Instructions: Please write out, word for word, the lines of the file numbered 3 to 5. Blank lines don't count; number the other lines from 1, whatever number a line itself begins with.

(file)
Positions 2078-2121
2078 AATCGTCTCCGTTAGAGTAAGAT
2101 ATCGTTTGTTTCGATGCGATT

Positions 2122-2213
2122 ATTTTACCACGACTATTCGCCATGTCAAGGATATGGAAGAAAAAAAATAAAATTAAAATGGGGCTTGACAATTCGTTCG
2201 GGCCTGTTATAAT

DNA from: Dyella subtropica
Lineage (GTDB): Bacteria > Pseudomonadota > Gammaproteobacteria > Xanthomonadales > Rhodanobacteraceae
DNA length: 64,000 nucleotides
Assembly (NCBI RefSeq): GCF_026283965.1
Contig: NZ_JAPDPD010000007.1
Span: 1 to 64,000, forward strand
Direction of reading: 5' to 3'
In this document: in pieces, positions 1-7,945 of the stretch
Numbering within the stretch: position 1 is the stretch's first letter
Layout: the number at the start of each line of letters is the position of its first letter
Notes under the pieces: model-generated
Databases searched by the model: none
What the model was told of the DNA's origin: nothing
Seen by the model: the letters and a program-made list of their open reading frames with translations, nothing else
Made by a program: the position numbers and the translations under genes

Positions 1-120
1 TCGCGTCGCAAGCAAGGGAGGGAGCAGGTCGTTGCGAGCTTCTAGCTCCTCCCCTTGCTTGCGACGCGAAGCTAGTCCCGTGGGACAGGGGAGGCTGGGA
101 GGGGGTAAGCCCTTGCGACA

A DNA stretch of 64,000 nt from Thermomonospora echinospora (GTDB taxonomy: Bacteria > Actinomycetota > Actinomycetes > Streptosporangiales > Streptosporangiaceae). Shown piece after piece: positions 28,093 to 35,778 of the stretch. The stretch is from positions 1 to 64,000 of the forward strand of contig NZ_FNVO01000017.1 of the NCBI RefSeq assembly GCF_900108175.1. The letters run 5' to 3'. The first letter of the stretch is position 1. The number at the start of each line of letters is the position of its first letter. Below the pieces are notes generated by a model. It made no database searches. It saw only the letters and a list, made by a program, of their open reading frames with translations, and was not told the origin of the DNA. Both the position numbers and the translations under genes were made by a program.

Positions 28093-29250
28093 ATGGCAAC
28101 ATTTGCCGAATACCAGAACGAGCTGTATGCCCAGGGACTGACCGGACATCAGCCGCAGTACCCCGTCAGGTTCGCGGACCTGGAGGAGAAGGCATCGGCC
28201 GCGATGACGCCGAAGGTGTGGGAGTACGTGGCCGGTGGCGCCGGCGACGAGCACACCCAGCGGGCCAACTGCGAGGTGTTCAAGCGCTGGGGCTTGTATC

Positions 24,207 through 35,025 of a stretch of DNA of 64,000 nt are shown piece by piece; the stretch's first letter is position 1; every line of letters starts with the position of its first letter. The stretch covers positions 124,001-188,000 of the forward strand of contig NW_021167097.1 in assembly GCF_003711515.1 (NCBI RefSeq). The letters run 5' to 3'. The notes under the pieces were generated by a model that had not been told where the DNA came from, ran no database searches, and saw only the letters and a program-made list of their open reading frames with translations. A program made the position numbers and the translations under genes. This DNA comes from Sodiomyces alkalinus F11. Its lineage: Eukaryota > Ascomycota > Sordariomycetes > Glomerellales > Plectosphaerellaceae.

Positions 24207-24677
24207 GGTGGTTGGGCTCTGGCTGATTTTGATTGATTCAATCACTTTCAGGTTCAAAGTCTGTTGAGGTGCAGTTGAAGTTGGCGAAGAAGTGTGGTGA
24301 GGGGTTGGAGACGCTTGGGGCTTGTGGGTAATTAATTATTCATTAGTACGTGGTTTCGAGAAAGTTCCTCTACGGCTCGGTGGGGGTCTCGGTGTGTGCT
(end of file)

2101 ATCGTTTGTTTCGATGCGATT

Positions 2122-2213
2122 ATTTTACCACGACTATTCGCCATGTCAAGGATATGGAAGAAAAAAAATAAAATTAAAATGGGGCTTGACAATTCGTTCG